• Suicide Prevention: Why It Should Matter to All of Us

      Beyer, Cal (2020-09)
      I worked in healthcare through high school and college — yes, even in high school! I was frequently exposed to the challenges of mental health and occasionally to suicide. From those experiences, I became determined to learn how to help people and to make a difference in the lives of others. Before I became a construction specialist, I was dedicated to public entity risk management for 10 years. My first behavioral health project in the workplace dates to a municipality I worked for in the late 1980s when I learned about employee assistance programs for first responders. I grew to understand why first responders were skeptical of this employee benefit program. And, this is one reason I have so much respect for the innovative Responder Health program! My first suicide prevention project was a few years later, when I learned to evaluate strategies to reduce suicides in lockup facilities. Initially, resistance ran high to the concepts. In the end, I helped to increase knowledge of the need for physical and mental health assessments when processing new detainees. When I moved to the construction industry in 1996, I was confronted by the need to expand my learning in critical incident response. This frequently included finding grief counselors following fatality incidents and injuries at the jobsite. Initially, there was resistance that this service was not needed and that “we’re tough” and “we’ve been through this before.” These types of interventions helped companies in the aftermath of the 9-11 terrorist attacks and the destruction of Hurricane Katrina. Over time, the new norm became incorporating psychological first aid after such critical incidents.
    • Tips for EAPs Working With Law Enforcement

      Rascati, James N. (WriteitRight, 2021-06)
      Law enforcement has long been a challenging and stressful occupation that has come under immense pressure due to civil unrest stemming from recent police shootings and related events. James Rascati, MSW, LCSW, is the Director of Organizational Services at Behavioral Health Consultants, LLC, which provides EAP services for 145 organizations including 54 police and 28 fire departments. Employee Assistance Report (EAR) had the opportunity to speak with Jim about the challenges facing EAPs who count municipal unions (including police officers and firefighters) among their clients. The resulting piece is the Q & A from that interview.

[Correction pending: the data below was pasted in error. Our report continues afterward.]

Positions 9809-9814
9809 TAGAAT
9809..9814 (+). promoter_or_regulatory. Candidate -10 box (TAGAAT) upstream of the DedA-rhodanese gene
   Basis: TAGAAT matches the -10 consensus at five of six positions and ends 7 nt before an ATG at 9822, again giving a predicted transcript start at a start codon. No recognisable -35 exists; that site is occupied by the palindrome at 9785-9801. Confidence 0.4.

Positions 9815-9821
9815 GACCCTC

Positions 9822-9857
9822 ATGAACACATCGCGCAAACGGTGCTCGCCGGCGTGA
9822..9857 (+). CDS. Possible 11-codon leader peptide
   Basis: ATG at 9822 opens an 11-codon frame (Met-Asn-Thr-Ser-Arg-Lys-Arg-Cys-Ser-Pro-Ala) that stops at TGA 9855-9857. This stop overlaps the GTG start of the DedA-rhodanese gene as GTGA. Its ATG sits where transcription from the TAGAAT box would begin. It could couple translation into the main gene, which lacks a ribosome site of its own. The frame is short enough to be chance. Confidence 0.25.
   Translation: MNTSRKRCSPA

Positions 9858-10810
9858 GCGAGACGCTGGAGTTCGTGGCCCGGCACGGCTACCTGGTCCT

• UPFRONT: Support for First Responders

      Dyme, Bernard S.; Venturini, Taylor (2021-03-09)
      Webinar focused on supporting mental health concerns of first responders. The focus was on teaching others about the first responder heroes, how they react to stress and trauma, and their need for mental health support. The three person panel discussed a range of options that can serve the needs of individuals, departments and leadership, Specifically they addressed: Mental health assessments or check-ins; Peer support programs and Leadership training, including unconscious bias, de-escalation and diversity, equity and inclusion